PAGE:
Pundit Defines Fearlessness

Midway through Arianna Huffington's latest book, On Becoming Fearless ... In Love, Work and Life, she writes, "If you want to succeed big, there is no substitute for simply sticking your neck out.''

Huffington, the acid-tongued pundit who kicks rhetorical butt all over the cable dial, knows. Growing up as gangly 5-foot-10 Arianna Stassinopoulous in Athens, Greece, where most of the men didn't get that tall, she has always stood out from the crowd.

On Monday, she'll speak about fearless leadership to a big one at the Metro Toronto Convention Centre, where The Power Within for Women takes place. (The Star is a sponsor and I will introduce her onstage.)

"The prevailing models of leadership today have been the leader as panderer or the leader as fear monger, whipping up a climate of fear," she says in her book. "We need a new model of leadership, one that doesn't involve leading through fear but rather leading through bringing out what Lincoln called `the better angels of our nature.'"

Huffington hopes that more women, including her teenage daughters Christina and Isabella, find the courage to step up to the podium -- and the plate.

"I define fearlessness not as the absence of fear but as the mastery of fear," she tells me over the phone from her Los Angeles office. "It's basically standing up for what you believe, speaking out, despite our fears."

In her book, she draws on friends such as writer Nora Ephron, and actors Diane Keaton and Melina Kanakaredes (CSI: NY) who share what it takes to conquer their own worst enemies: themselves.

Women, Huffington explains, "all have what I call the obnoxious roommate living in our heads, that negative voice. The voice that puts us down. That criticizes us. That tells us we're never good enough, pretty enough, smart enough.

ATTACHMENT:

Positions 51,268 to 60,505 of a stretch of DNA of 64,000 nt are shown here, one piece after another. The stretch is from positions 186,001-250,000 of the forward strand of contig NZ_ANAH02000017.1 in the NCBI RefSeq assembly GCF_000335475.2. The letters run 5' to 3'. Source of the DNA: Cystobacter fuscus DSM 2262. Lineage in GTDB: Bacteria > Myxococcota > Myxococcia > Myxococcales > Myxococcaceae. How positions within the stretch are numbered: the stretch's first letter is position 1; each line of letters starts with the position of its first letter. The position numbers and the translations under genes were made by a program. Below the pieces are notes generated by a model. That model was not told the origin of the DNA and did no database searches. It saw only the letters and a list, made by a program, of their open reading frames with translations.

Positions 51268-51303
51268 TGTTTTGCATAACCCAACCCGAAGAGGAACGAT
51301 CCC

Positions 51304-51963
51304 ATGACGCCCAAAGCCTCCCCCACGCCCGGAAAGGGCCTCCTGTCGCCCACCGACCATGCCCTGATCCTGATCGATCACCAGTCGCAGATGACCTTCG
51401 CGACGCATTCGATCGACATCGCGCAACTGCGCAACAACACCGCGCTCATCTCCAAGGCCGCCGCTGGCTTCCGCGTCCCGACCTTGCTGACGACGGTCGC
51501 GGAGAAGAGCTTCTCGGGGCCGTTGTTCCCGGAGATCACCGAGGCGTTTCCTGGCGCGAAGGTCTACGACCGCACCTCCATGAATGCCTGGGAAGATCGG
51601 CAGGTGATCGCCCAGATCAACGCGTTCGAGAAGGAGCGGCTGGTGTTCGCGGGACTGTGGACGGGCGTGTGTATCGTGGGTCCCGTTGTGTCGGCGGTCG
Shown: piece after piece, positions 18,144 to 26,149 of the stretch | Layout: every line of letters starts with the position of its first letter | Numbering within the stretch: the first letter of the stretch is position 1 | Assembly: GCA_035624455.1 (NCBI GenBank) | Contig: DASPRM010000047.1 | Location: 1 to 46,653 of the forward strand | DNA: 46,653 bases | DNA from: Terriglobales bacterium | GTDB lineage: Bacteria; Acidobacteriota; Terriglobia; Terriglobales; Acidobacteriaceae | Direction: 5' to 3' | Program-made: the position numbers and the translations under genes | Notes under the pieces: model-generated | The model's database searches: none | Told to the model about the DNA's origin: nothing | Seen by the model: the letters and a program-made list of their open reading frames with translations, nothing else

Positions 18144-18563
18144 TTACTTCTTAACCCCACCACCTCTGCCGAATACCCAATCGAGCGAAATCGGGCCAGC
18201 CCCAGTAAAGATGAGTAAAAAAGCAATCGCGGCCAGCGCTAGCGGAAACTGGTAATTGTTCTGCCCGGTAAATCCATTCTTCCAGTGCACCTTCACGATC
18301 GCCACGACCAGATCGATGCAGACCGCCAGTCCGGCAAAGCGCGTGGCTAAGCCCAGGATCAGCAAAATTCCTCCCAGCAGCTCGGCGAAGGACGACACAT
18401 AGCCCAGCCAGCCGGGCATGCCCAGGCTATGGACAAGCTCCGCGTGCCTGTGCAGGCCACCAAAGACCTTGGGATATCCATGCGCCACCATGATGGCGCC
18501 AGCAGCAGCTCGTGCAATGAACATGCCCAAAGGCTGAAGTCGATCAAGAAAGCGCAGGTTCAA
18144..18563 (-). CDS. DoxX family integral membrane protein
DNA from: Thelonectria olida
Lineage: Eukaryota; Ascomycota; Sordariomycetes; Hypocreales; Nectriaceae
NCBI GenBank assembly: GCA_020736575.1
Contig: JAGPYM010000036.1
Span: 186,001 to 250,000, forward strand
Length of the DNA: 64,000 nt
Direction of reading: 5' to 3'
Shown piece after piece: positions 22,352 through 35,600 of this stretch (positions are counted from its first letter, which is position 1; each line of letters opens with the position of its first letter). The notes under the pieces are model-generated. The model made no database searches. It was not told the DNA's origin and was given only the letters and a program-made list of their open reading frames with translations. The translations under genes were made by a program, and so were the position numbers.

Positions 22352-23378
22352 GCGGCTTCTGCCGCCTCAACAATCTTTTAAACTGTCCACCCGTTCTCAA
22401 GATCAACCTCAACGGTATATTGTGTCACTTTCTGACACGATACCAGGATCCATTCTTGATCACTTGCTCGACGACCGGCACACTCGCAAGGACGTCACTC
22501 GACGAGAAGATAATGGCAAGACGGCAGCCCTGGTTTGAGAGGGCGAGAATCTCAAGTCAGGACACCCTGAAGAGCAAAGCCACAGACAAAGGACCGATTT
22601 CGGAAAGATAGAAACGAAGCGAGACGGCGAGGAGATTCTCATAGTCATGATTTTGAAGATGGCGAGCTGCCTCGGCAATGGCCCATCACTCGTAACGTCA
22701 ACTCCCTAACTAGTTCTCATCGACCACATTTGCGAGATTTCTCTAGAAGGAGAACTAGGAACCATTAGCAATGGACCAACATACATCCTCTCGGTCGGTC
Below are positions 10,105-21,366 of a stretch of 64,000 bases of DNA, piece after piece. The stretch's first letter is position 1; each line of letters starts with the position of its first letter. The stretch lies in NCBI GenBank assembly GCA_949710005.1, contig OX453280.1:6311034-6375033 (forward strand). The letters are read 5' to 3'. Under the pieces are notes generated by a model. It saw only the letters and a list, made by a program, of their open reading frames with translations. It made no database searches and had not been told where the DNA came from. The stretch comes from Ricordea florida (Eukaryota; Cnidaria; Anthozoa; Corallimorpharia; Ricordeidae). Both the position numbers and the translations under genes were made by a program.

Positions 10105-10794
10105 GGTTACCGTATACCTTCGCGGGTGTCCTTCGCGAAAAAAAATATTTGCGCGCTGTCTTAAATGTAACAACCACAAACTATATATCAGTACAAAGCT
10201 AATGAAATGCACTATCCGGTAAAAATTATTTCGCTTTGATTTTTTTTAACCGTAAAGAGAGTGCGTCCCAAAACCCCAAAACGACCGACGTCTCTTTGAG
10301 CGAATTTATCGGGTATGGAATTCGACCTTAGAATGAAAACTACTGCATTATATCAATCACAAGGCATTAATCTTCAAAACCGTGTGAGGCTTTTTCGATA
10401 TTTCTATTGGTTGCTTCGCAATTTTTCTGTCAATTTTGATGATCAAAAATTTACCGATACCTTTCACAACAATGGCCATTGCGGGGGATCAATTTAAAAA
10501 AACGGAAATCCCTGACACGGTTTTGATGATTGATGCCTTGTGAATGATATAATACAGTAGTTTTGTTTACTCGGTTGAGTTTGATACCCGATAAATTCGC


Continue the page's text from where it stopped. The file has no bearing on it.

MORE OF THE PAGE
"I write about how to lower (its) volume."

Of course, with Huffington, 57, it is far from just talk.

She holds an MA in economics from Cambridge, where she became president of the Cambridge Union debating society.

After graduation, she moved to London to be with the journalist-broadcaster Bernard Levin, a much older man with whom she was deeply in love. But when he refused to marry her, she "put an ocean" between them and headed to the U.S.

Now she credits that stymied desire for domesticity for her current stature, which includes landing on Time's 100 Most Influential People list last year.

With 10 books to her name, a (failed) marriage to the wealthy -- and bisexual -- Republican congressman Michael Huffington, a political flip-flop in the 1990s when she saw that compassionate conservatism wasn't so compassionate, plus a run at the California governorship against Arnold Schwarzenegger in 2003, it seems that Huffington has already lived a lifetime.

Especially when you throw in motherhood: `'I sometimes think that when they take the baby out, they put the guilt in.''

Today she has a third child, The Huffington Post, the progressive website that, since 2005, has zoomed to the top of the blogosphere.

"The Huffington Post, Josh Marshall of Talking Points Memo, a lot of what's happening online is definitely providing an antidote to the mainstream media,'' she insists. "The public gets multiple voices while we hold the mainstream media's feet to the fire."

Case in point: Marshall and his readers ferreted out how the Bush administration was firing U.S. attorneys for what seem to be political motives. The scandal could cost attorney general Alberto Gonzales his job.

"Imagine in the lead-up to the war if we had a much more active blogosphere so that we wouldn't have had inaccurate stories about Saddam Hussein having aluminum tubes on the front page of The New York Times," Huffington says.

But, she admits, blogs can't do it all: they need the resources to cover the stories the corporate media are not covering. "That is the next step," she says.

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